THE TREE AND THE RIVER

Look upon this work, ye mighty picture-book creators, and despair. A stunning accomplishment.

A wordless memento mori considers our fleeting human existence in the span of a single tree’s life.

Having established himself as a picture-book creator unafraid of taking the long view, Becker offers an oddly comforting look at how wars, floods, and humanity itself can pass in just a blink of an eye. For most of the book, a tree standing on a single spit of land, hugged by a river, is the focus of the story. One can gauge how much time has passed not by the tree, which ages naturally over the years, but by the civilization that grows up around it, from early settlers who build along the banks to an industrial revolution, modernity, and eventual ecological collapse. Meticulous care is taken with every detail in Becker’s pencil, gouache, and digital paint illustrations, leading young readers to try to piece the story of these peoples, ancient, modern, and futuristic, over time. Yet one is ultimately left with a sense of hope. Our world may descend into chaos on occasion, but new life is always on the horizon. With its tiny people (indeed, mostly too tiny to distinguish skin color or features) and distant views of civilization, the book brings to mind some of the best of Mitsumasa Anno’s titles, if Anno had been occasionally influenced by Blade Runner. (This book was reviewed digitally.)

Look upon this work, ye mighty picture-book creators, and despair. A stunning accomplishment. (Picture book. 4-9)

Pub Date: March 14, 2023

ISBN: 978-1-5362-2329-3

Page Count: 32

Publisher: Candlewick

Review Posted Online: Nov. 15, 2022

Kirkus Reviews Issue: Dec. 1, 2022

SNOW PLACE LIKE HOME

From the Diary of an Ice Princess series

A jam-packed opener sure to satisfy lovers of the princess genre.

Ice princess Lina must navigate family and school in this early chapter read.

The family picnic is today. This is not a typical gathering, since Lina’s maternal relatives are a royal family of Windtamers who have power over the weather and live in castles floating on clouds. Lina herself is mixed race, with black hair and a tan complexion like her Asian-presenting mother’s; her Groundling father appears to be a white human. While making a grand entrance at the castle of her grandfather, the North Wind, she fails to successfully ride a gust of wind and crashes in front of her entire family. This prompts her stern grandfather to ask that Lina move in with him so he can teach her to control her powers. Desperate to avoid this, Lina and her friend Claudia, who is black, get Lina accepted at the Hilltop Science and Arts Academy. Lina’s parents allow her to go as long as she does lessons with grandpa on Saturdays. However, fitting in at a Groundling school is rough, especially when your powers start freak winter storms! With the story unfurling in diary format, bright-pink–highlighted grayscale illustrations help move the plot along. There are slight gaps in the storytelling and the pacing is occasionally uneven, but Lina is full of spunk and promotes self-acceptance.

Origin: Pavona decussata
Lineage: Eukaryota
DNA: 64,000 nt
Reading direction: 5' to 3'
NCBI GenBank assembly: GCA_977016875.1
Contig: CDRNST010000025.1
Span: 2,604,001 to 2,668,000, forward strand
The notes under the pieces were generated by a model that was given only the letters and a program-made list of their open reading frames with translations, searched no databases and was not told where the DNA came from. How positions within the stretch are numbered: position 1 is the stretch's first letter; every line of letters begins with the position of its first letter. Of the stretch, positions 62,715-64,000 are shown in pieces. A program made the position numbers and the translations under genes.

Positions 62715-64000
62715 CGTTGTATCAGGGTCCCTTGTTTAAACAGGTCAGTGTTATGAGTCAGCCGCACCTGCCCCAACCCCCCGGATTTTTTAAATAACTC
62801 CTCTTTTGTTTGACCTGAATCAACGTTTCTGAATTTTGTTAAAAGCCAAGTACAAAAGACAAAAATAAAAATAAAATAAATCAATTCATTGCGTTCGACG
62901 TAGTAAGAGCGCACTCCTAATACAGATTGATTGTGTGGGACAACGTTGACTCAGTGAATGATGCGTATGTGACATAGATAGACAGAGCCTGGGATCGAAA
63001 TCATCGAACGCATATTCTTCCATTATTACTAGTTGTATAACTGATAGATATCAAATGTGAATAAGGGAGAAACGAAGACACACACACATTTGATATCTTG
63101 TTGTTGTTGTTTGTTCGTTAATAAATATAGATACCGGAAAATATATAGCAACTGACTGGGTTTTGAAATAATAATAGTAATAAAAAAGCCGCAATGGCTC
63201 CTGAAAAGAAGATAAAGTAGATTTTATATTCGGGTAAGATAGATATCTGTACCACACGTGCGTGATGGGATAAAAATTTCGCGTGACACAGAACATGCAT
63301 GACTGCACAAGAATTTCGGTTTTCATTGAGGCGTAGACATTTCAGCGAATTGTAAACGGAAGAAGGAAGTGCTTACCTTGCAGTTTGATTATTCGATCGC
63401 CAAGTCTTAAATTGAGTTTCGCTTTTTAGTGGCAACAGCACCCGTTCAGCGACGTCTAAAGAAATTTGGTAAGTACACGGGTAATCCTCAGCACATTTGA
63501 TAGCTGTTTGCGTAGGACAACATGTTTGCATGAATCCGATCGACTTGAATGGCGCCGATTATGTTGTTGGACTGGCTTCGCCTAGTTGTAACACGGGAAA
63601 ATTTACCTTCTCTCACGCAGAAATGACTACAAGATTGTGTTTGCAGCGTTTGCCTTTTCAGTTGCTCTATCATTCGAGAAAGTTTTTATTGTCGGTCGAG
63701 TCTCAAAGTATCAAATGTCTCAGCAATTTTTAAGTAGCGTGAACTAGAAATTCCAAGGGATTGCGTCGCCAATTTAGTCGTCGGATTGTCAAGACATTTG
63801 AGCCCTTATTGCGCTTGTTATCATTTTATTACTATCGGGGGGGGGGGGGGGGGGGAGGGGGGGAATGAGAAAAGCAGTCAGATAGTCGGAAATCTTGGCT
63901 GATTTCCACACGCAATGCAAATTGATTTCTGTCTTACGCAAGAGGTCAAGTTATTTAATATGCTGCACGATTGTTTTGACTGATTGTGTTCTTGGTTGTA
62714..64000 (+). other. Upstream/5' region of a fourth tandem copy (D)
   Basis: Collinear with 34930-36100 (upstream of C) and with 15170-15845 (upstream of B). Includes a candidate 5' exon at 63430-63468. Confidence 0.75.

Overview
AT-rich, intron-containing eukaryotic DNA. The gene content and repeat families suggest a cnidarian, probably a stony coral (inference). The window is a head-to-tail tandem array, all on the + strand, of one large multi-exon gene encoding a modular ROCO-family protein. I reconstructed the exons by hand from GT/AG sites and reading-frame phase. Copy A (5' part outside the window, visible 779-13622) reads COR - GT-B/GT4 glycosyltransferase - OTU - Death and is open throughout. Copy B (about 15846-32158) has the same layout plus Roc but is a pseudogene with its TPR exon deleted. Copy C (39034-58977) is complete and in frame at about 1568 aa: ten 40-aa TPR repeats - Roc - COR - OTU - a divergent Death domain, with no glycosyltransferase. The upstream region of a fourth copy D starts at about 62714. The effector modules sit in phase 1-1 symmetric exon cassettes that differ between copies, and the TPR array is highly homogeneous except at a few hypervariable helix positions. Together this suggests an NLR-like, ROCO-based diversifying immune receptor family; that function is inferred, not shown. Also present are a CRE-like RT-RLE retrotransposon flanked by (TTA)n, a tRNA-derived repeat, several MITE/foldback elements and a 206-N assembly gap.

A jam-packed opener sure to satisfy lovers of the princess genre. (Fantasy. 5-8)

Pub Date: June 25, 2019

ISBN: 978-1-338-35393-8

Page Count: 128

Publisher: Scholastic

Review Posted Online: March 26, 2019

Kirkus Reviews Issue: April 15, 2019

MAMA BUILT A LITTLE NEST

A good bet for the youngest bird-watchers.

Echoing the meter of “Mary Had a Little Lamb,” Ward uses catchy original rhymes to describe the variety of nests birds create.

Each sweet stanza is complemented by a factual, engaging description of the nesting habits of each bird. Some of the notes are intriguing, such as the fact that the hummingbird uses flexible spider web to construct its cup-shaped nest so the nest will stretch as the chicks grow. An especially endearing nesting behavior is that of the emperor penguin, who, with unbelievable patience, incubates the egg between his tummy and his feet for up to 60 days. The author clearly feels a mission to impart her extensive knowledge of birds and bird behavior to the very young, and she’s found an appealing and attractive way to accomplish this. The simple rhymes on the left page of each spread, written from the young bird’s perspective, will appeal to younger children, and the notes on the right-hand page of each spread provide more complex factual information that will help parents answer further questions and satisfy the curiosity of older children. Jenkins’ accomplished collage illustrations of common bird species—woodpecker, hummingbird, cowbird, emperor penguin, eagle, owl, wren—as well as exotics, such as flamingoes and hornbills, are characteristically naturalistic and accurate in detail.

A good bet for the youngest bird-watchers.   (author’s note, further resources) (Informational picture book. 4-7)

Pub Date: March 18, 2014

ISBN: 978-1-4424-2116-5

Page Count: 40

Publisher: Beach Lane/Simon & Schuster

Review Posted Online: Jan. 3, 2014

Kirkus Reviews Issue: Jan. 15, 2014

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